It’s 3am and you’re wondering if shut-eye is a luxury you will no longer have the privilege of enjoying. Ever. Again. In your life. And then, you stumble upon it: the Ferber Method.
Interval training? Sleep association? Mmm. Sounds promising—but you have to ask: With its reliance on leaving your baby to self-soothe for periods of time, is the Ferber method cruel?
So many (very legitimate) questions.
Babies don’t seem to have the same relationship with the Witching Hour as we do. They’re perfectly happy to be wide awake at obscene hours looking for entertainment. Essentially, their body clocks look more like they come straight out of Alice in Wonderland than out of a corporate boardroom.
For you, however, keeping more regular hours is a little more important.
Sleep is a resource both precious and scarce for new mamas, and running on empty for the foreseeable future is simply not feasible. That’s why there are strategies like the Ferber Method out there, to ensure that both you and your little peanut get the rest you need.
Before we get started on some Ferber Method FAQs, know that this may or may not be an appropriate method for you and your baby. You get to decide if it feels right. There are numerous other sleep training methods out there that you might want to experiment with before you find what works for you.
That being said, let’s delve into the Ferber Method.
What is the Ferber Method?
While you may have heard the name tossed around on Peanut, the Ferber Method might be somewhat elusive. So here’s the lowdown:
It all started with a bestselling book called Solve Your Child’s Sleep Problems that was first published way back in 1985. (Yes, it’s possible that your parents used this very method on you!) Written by a doctor called Richard Ferber, the now updated book suggests strategies to help with a variety of sleep issues that may occur from before your baby is a year old, right into adolescence.
At their core, Dr. Ferber’s methods offer a comprehensive sleep program for your restless little one. While often misconstrued (or at least oversimplified) as just getting your child to “cry it out”, the Ferber Method is a full sleep training plan where you leave your child for specific, planned out intervals of time, in the hope that they will start to understand what “sleep time” means.
During these times, you have to be strong. If your child kicks up a fuss, you just have to let them. You know you’ll be back to soothe them when the interval is over.
The hopeful result?
Well, if all goes as planned, your baby will eventually be like, “Huh? Nobody’s coming? I guess I’ll have to work out how to do this sleep thing on my own.” (Hopefully, the next step is for them to say to themselves, “Wow. I completely understand what my mama is saying about a regular sleep schedule. I should totally try this.”)
It’s the interval training that gives the Ferber Method its other name: graduated extinction. (Because you’re extinguishing the behavior by not responding to it.)
And if the idea of not answering your baby’s cries is ringing alarm bells for you, you’re not alone. The Ferber Method is controversial for this reason. Which brings us to our next important question:
Is the Ferber Method cruel?
Is cry it out damaging? Because a baby cry is possibly a signifier of distress, those who are opposed to this method agree that leaving a tiny human to deal with that stress on their own is cruel.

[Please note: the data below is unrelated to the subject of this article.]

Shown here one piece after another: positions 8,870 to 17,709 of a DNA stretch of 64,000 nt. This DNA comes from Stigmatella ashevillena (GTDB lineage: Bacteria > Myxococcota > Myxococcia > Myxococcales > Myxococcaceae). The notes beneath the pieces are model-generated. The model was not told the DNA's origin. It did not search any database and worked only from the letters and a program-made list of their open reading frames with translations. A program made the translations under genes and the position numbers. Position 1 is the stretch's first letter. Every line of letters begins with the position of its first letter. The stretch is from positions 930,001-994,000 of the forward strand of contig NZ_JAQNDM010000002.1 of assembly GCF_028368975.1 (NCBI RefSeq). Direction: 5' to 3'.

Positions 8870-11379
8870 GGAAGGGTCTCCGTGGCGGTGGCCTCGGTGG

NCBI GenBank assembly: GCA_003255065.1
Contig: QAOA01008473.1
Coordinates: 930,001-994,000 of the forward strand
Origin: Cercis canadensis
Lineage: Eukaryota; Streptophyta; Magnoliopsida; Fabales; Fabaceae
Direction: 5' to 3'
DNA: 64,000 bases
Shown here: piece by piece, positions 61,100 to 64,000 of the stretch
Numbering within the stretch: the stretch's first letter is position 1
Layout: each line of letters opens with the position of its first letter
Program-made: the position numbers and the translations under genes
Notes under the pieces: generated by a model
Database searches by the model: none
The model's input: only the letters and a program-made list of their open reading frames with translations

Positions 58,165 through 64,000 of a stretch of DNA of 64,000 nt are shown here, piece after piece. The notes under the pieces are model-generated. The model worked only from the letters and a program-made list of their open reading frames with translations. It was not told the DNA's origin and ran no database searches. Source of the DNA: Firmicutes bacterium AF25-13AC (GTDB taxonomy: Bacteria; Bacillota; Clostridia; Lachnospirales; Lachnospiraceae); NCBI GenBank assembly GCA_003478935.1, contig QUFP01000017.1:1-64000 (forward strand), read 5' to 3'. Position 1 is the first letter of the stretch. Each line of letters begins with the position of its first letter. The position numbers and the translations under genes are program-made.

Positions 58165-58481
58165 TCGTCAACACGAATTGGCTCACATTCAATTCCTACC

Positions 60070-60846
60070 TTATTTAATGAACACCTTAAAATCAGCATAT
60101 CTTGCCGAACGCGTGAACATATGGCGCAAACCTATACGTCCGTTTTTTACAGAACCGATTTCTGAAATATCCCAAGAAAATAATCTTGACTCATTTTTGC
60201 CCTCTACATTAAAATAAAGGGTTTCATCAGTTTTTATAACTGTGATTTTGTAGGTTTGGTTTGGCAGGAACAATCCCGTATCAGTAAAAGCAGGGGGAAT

The flip side is that, because the Ferber Method is based on intervals (as in, you’re not leaving your baby to cry it out indefinitely), it helps them develop the resilience to deal with stress while still having the comfort of being consoled—after a strictly managed period of time.
So, it depends on you. The Ferber Method may feel appropriate to you.
What age is appropriate for the Ferber Method?
This is important: don’t start the Ferber Method too early. It’s not appropriate for newborns. They’re just not ready for this sort of training. They’re still getting over the shock of not being in your womb. And they need nourishment when they need it, both in the form of milk and comfort.
So: don’t try the Ferber Method until your baby is at least 6 months old. Until then, you may want to try some other strategies, like setting a bedtime routine (yes, this is the time to practice your singing skills) and/or giving them a little baby massage.
But if your baby is old enough and you would like to give the Ferber Method a go, here’s how you can get started.
Ferber sleep training
Your Ferber Method guide
The Ferber Method goes something like this:
- Bedtime routine: From the time your baby is teeny-tiny, bedtime is an opportunity for some serious quality time. As per the Ferber Method, make bedtime a same-time-same-place affair. Put a little routine together. Bath, reading, cuddling. Repeat.
- Sleep associations: Linked to your bedtime routine, sleep associations help your little one learn, “Ah, this is sleep time! Sleep time happens when…” A dark room can go a long way in helping to form sleep associations.
- Progressive waiting: This is the interval training part of the Ferber Method. Here’s a summary of how it works: Once you’ve completed your bedtime routine, leave your baby alone and only check on them at prescribed intervals. (Don’t worry, to start with, the intervals are very short.) Start with 3 minutes, then 5, then 10. Regardless of how much they perform for you, try to wait the interval out.
Stick up a Ferber Method chart somewhere where your tired eyes can easily read it to help guide you through the process:
Ultimately, there’s no one-size-fits-all approach to parenting. The Ferber Method may be ideal for you, or you and your baby may want to run screaming from it. It’s your decision.